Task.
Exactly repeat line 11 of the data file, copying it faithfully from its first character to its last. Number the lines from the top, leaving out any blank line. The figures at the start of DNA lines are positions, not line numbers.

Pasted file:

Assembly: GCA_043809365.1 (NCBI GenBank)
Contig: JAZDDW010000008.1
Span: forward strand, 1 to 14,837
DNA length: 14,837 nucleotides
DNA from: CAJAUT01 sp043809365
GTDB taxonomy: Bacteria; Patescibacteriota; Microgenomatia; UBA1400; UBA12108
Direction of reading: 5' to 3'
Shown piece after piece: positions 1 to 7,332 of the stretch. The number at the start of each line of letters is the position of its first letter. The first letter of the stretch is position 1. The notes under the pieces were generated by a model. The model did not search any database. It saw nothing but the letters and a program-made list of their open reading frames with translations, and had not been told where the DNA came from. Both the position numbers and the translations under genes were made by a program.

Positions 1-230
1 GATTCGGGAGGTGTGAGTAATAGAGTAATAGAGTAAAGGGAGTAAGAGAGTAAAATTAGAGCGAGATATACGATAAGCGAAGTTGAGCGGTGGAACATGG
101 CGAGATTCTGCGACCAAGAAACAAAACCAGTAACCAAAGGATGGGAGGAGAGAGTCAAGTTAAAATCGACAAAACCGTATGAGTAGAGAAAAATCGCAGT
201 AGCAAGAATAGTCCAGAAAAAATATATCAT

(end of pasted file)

101 CGAGATTCTGCGACCAAGAAACAAAACCAGTAACCAAAGGATGGGAGGAGAGAGTCAAGTTAAAATCGACAAAACCGTATGAGTAGAGAAAAATCGCAGT